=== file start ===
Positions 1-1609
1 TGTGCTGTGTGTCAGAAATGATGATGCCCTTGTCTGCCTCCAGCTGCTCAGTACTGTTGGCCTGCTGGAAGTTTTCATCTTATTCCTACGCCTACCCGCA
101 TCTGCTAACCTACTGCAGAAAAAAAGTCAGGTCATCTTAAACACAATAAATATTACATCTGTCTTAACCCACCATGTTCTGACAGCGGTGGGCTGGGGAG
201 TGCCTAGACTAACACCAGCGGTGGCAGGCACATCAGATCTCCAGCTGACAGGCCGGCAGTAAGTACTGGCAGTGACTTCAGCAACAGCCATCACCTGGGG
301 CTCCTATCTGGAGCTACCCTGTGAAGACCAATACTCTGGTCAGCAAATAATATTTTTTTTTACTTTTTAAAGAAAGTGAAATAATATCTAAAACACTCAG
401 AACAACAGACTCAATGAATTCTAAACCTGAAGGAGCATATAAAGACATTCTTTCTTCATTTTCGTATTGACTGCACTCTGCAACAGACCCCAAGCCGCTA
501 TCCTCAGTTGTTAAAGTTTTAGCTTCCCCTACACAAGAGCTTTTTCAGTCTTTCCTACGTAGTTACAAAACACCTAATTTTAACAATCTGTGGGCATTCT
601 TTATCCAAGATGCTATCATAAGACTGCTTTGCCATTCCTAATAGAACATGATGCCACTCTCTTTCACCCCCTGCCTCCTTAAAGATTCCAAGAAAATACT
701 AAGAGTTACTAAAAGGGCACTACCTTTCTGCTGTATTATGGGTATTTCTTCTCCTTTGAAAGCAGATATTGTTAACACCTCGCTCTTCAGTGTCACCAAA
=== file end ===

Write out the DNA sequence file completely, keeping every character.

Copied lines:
Positions 1-1609
1 TGTGCTGTGTGTCAGAAATGATGATGCCCTTGTCTGCCTCCAGCTGCTCAGTACTGTTGGCCTGCTGGAAGTTTTCATCTTATTCCTACGCCTACCCGCA
101 TCTGCTAACCTACTGCAGAAAAAAAGTCAGGTCATCTTAAACACAATAAATATTACATCTGTCTTAACCCACCATGTTCTGACAGCGGTGGGCTGGGGAG
201 TGCCTAGACTAACACCAGCGGTGGCAGGCACATCAGATCTCCAGCTGACAGGCCGGCAGTAAGTACTGGCAGTGACTTCAGCAACAGCCATCACCTGGGG
301 CTCCTATCTGGAGCTACCCTGTGAAGACCAATACTCTGGTCAGCAAATAATATTTTTTTTTACTTTTTAAAGAAAGTGAAATAATATCTAAAACACTCAG
401 AACAACAGACTCAATGAATTCTAAACCTGAAGGAGCATATAAAGACATTCTTTCTTCATTTTCGTATTGACTGCACTCTGCAACAGACCCCAAGCCGCTA
501 TCCTCAGTTGTTAAAGTTTTAGCTTCCCCTACACAAGAGCTTTTTCAGTCTTTCCTACGTAGTTACAAAACACCTAATTTTAACAATCTGTGGGCATTCT
601 TTATCCAAGATGCTATCATAAGACTGCTTTGCCATTCCTAATAGAACATGATGCCACTCTCTTTCACCCCCTGCCTCCTTAAAGATTCCAAGAAAATACT
701 AAGAGTTACTAAAAGGGCACTACCTTTCTGCTGTATTATGGGTATTTCTTCTCCTTTGAAAGCAGATATTGTTAACACCTCGCTCTTCAGTGTCACCAAA